Everything needed to explain today’s Qantas A380 drama at Singapore is either at Changi Airport or most likely secured on the nearby Indonesian island of Batam, where parts of the No 2 engine fell to earth after coming off the jet soon after it had taken off as QF32 for Sydney.
The jet returned to Singapore without reported injury to any of the 469 people on board. (Later revised by Qantas to 466 persons on board comprising 440 passengers and 26 crew.)
Qantas and the Singaporean, Indonesian and Australian air safety investigators have everything they are likely to need to determine the cause of the incident, which led to a few moments of media madness in which it was reported on some radio stations that the jet had crashed.
The ATSB has sent a team of four investigators to Singapore, due tomorrow morning, to lead an investigation with the assistance of the Singaporean and Indonesian safety authorities. The parties most involved in this are not just Qantas, Airbus and the air safety investigators, but Rolls-Royce the maker of the Trent 900 series engine that came undone, in a major way, for reasons yet to be determined.
The inquiry will access multi-channel data recordings which will throw considerable light on what all of the four Trent 900s were doing in the run up to No 2 failing, as well as what happened at that point and afterwards. It will no doubt interview the pilots as to what they experienced and how the giant airliner handled a dead engine situation in real life, and whether there were any issues inside the cabin for the cabin crew. That is not to suggest there were any issues. But incidents involving airliners are always studied for the insights they provide in terms of future in-flight incidents.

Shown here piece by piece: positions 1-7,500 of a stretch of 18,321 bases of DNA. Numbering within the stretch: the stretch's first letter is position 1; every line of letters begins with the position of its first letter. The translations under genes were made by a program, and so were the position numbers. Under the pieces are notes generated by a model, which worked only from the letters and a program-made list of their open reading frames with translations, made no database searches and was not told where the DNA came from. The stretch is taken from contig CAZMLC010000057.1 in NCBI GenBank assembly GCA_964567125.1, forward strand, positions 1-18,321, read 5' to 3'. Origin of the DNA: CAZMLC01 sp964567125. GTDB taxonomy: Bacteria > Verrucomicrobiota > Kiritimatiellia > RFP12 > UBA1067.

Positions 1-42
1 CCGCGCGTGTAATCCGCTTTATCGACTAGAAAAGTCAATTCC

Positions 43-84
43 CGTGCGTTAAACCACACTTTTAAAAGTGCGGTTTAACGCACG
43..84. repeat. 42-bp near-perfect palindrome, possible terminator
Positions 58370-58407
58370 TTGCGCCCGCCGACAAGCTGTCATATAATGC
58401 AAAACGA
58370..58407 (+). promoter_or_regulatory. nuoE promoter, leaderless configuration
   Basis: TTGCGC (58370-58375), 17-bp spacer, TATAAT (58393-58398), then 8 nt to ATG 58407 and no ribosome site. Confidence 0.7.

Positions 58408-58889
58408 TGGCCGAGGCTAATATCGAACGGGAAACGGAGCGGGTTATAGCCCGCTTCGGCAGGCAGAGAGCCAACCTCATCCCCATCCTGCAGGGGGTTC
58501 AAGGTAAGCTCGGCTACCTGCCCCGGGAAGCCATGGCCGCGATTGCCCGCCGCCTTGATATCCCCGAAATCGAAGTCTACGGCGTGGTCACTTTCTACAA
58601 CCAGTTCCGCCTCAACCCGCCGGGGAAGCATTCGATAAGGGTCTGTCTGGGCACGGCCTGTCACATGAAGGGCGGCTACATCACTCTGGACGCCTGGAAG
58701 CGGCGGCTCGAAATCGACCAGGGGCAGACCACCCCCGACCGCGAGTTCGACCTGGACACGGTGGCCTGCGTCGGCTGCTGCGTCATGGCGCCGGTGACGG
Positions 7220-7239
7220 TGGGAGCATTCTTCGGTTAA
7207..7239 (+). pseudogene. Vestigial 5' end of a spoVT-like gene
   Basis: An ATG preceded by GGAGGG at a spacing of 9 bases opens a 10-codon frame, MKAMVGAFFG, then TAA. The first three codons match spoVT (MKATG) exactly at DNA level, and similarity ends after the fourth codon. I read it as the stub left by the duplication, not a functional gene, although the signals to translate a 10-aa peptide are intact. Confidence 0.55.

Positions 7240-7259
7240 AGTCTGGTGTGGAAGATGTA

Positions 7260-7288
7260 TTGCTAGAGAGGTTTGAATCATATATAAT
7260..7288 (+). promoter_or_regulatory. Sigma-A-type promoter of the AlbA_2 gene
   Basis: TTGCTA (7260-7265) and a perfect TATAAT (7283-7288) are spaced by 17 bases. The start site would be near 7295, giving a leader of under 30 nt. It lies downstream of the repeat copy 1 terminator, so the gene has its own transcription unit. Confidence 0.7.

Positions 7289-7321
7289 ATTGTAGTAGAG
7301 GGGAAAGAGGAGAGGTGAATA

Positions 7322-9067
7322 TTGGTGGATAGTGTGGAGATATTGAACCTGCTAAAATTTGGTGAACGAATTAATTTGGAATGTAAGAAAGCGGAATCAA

The inquiry will also access the maintenance records for this engine, and if it needs to, sift through them on a world wide basis, which in this case, means through the Singapore Airlines A380 records, as it also uses this engine on its giant Airbuses, to see if anything relevant comes up.
There was an airworthiness directive for Trent 900 engines issued by the European aviation regulator early in the year, which was implemented by the US Federal Aviation Administration in August as a matter of record keeping, since no American airlines use A380s with Trent 900 engines.
The ‘discussion’ part of the airworthiness directive is reproduced below.
It is not known if it has any relevance to today’s incident, however the full document does note that unless repetitive inspections, and any necessary rectification works, are carried out the issue ‘could result in an uncontained failure of the engine, and damage to the airplane.’